Los Angeles -- As Twitter tries to disallow third parties that piggy-back its platform and place advertiser content into users' posts, the Los Angeles-based duo MySpace and startup Ad.ly, announced today that they have inked an in-stream advertising deal.
According to MySpace, the integration will allow its users to use Ad.ly to publish advertiser content to reach their fans in the MySpace stream updates in exchange for payment, of which the social network will take a cut. Users can decide which messages from advertisers they want to support.
A press release from MySpace says that the integration of Ad.ly's platform will “bring together key influencer's with key marketers to broadcast targeted messages to their friends.”
Financial terms of the deal were not disclosed.
“MySpace pioneered tools for musicians and now with this new relationship with Ad.ly we are doing the same for our community of social leaders - allowing monetization of the activity stream,” said Sean Percival, Director of Content Socialization for MySpace. “This agreement provides publishers with the opportunity to associate themselves with brands that represent and reflect their personals online.”
The official statement did not covered the possible impact to user experience on the site following the introduction. In a recent blog post explaining the reasons for attempting to remove such platforms from its own network, Twitter specifically cited that issue as one of its considerations. “Third party ad networks are not necessarily looking to preserve the unique user experience Twitter has created,” wrote Twitter COO Dick Costolo.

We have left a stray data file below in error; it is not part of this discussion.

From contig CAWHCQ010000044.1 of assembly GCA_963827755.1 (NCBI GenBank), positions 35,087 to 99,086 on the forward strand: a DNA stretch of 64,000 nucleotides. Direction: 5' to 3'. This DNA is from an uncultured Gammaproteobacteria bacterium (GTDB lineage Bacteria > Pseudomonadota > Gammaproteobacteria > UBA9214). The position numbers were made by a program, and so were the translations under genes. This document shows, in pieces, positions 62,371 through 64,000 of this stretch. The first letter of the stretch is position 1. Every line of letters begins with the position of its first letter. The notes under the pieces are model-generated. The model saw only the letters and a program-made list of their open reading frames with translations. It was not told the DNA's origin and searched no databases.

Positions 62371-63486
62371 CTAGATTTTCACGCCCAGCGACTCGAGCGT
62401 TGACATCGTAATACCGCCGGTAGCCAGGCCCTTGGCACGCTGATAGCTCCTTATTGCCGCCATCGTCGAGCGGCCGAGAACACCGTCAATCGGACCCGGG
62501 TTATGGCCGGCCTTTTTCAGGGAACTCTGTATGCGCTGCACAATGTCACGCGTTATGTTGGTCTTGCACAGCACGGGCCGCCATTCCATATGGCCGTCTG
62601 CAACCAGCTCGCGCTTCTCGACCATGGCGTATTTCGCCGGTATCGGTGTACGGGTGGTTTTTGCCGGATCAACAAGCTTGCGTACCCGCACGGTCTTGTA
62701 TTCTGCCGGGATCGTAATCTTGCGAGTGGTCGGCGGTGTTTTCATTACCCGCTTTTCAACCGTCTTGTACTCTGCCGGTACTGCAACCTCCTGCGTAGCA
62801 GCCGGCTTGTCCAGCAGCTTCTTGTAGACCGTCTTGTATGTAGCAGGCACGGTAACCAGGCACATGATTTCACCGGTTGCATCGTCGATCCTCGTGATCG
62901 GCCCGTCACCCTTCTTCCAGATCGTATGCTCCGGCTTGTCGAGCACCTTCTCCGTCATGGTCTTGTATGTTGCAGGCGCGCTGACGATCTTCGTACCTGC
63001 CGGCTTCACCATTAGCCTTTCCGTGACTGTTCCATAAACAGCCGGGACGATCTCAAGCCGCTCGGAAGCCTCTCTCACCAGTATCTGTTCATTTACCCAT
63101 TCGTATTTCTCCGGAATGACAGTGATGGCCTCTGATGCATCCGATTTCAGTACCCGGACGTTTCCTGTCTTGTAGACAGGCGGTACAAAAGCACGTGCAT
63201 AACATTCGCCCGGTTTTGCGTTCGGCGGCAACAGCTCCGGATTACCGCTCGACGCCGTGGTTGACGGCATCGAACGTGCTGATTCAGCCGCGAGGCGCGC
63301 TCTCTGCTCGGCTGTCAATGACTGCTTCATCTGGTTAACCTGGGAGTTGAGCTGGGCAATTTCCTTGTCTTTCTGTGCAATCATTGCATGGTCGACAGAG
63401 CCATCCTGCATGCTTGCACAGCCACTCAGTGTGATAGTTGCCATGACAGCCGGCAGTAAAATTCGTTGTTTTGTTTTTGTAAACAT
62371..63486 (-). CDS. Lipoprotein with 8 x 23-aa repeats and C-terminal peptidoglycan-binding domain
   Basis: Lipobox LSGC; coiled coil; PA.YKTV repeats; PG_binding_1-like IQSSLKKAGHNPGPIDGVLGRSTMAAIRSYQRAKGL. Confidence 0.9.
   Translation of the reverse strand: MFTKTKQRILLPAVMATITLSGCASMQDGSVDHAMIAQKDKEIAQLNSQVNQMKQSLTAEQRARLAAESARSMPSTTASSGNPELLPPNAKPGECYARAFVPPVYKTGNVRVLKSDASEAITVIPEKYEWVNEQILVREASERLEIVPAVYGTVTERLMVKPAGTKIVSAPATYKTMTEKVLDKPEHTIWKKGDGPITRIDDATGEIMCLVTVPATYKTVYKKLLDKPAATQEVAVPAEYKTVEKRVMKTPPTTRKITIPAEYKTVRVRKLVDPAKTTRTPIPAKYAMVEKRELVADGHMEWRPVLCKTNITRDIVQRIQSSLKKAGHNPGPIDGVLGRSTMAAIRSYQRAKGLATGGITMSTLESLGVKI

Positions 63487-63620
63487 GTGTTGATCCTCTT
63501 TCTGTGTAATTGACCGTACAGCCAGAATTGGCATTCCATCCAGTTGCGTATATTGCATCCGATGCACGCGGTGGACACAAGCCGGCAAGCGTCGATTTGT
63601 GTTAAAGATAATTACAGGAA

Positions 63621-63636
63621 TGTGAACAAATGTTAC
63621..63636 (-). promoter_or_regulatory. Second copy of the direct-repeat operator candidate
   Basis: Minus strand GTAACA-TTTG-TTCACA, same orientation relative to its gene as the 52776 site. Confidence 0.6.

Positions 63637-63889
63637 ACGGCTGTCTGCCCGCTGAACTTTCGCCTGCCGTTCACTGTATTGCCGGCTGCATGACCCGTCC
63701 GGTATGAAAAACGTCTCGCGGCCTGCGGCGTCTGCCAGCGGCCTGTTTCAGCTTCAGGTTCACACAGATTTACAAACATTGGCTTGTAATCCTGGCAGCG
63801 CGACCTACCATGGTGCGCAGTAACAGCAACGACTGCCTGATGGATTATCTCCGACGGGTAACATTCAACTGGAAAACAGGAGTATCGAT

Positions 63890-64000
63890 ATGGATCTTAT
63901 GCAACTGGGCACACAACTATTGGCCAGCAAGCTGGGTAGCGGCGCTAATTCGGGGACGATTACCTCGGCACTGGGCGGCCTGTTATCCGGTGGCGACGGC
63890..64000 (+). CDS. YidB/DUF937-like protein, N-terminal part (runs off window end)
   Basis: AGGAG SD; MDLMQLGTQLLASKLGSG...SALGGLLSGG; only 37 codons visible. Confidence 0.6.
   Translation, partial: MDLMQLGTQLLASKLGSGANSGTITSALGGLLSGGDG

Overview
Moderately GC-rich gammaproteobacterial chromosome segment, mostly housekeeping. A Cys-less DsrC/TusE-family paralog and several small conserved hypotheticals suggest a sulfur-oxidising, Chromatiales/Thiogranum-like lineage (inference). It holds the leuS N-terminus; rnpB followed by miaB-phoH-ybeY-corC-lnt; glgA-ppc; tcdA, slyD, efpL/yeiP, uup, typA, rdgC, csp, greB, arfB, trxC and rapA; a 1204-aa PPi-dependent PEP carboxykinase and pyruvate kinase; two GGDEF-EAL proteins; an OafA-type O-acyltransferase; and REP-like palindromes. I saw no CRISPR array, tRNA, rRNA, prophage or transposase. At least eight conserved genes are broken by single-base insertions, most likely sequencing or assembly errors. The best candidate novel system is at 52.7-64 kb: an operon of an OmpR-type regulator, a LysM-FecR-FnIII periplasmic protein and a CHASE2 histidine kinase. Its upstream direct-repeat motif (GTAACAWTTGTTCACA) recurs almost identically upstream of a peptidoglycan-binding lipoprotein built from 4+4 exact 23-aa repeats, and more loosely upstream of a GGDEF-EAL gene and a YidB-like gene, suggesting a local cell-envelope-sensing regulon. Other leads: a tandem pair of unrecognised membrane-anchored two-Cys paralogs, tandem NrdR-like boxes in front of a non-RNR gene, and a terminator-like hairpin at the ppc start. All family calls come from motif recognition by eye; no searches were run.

Beginning today, MySpace publishers can sign up with Ad.ly and create a profile. Once registered, they can choose which messages from advertisers they want to support, and Ad.ly will deliver the approved messages via the activity stream.
“We are excited to enable MySpace's most influential users to monetize their audiences by bringing them onto our in-stream advertising platform and connecting them with our stable of top-tier advertisers,” said Derek Rey, Vice President of Sales for Ad.ly. “Adding MySpace's stream as a new channel on Ad.ly considerably extends the reach of our network making it even more compelling for advertisers looking to be part of the broader stream ecosystem.”
Ad.ly now claims to reach over 50 million unique users on Twitter and MySpace. Advertisers can choose to have their ads sent through Twitter accounts into the Twitter stream or through MySpace accounts into the MySpace stream (or both).
Ad.ly actually claims it will not be affected by Twitter's ban, apparently since it does not insert ads into users' updates automatically, but instead requires users to manually approve and publish them. According to Ad.ly's site, current advertisers in its network include “celebrities” such as Kim Kardashian and musician Pete Wentz, and advertisers have included major brands including Sony, Universal Pictures, and Microsoft.